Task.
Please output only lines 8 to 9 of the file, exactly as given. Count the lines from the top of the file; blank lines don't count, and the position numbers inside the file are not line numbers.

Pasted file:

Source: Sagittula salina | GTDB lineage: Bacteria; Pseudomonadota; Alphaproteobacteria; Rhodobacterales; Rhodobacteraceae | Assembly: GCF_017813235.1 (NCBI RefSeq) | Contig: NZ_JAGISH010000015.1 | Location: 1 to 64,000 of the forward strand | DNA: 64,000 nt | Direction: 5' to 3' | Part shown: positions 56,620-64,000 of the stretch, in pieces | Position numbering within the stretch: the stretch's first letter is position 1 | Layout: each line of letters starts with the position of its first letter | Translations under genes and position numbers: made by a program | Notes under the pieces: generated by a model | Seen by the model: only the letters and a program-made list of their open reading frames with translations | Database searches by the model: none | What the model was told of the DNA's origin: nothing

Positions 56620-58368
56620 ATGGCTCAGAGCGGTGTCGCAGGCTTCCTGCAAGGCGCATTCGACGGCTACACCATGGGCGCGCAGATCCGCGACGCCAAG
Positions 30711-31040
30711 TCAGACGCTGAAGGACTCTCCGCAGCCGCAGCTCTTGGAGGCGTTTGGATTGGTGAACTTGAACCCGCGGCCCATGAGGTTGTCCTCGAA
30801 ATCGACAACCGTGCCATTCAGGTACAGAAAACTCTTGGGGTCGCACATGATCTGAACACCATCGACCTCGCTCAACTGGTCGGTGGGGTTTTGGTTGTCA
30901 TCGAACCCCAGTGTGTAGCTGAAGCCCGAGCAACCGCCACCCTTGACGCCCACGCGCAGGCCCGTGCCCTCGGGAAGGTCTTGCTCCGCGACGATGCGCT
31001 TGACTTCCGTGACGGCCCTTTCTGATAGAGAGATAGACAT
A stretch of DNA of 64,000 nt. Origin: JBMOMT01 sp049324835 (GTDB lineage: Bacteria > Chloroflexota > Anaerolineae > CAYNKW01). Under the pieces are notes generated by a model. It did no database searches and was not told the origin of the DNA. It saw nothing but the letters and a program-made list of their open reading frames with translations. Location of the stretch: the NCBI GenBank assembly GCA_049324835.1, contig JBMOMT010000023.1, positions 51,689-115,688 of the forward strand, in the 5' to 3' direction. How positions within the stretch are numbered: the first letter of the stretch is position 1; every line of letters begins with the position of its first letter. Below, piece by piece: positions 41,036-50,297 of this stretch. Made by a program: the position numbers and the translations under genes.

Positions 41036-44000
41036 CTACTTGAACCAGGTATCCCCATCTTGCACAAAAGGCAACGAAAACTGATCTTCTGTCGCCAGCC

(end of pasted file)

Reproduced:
31001 TGACTTCCGTGACGGCCCTTTCTGATAGAGAGATAGACAT
A stretch of DNA of 64,000 nt. Origin: JBMOMT01 sp049324835 (GTDB lineage: Bacteria > Chloroflexota > Anaerolineae > CAYNKW01). Under the pieces are notes generated by a model. It did no database searches and was not told the origin of the DNA. It saw nothing but the letters and a program-made list of their open reading frames with translations. Location of the stretch: the NCBI GenBank assembly GCA_049324835.1, contig JBMOMT010000023.1, positions 51,689-115,688 of the forward strand, in the 5' to 3' direction. How positions within the stretch are numbered: the first letter of the stretch is position 1; every line of letters begins with the position of its first letter. Below, piece by piece: positions 41,036-50,297 of this stretch. Made by a program: the position numbers and the translations under genes.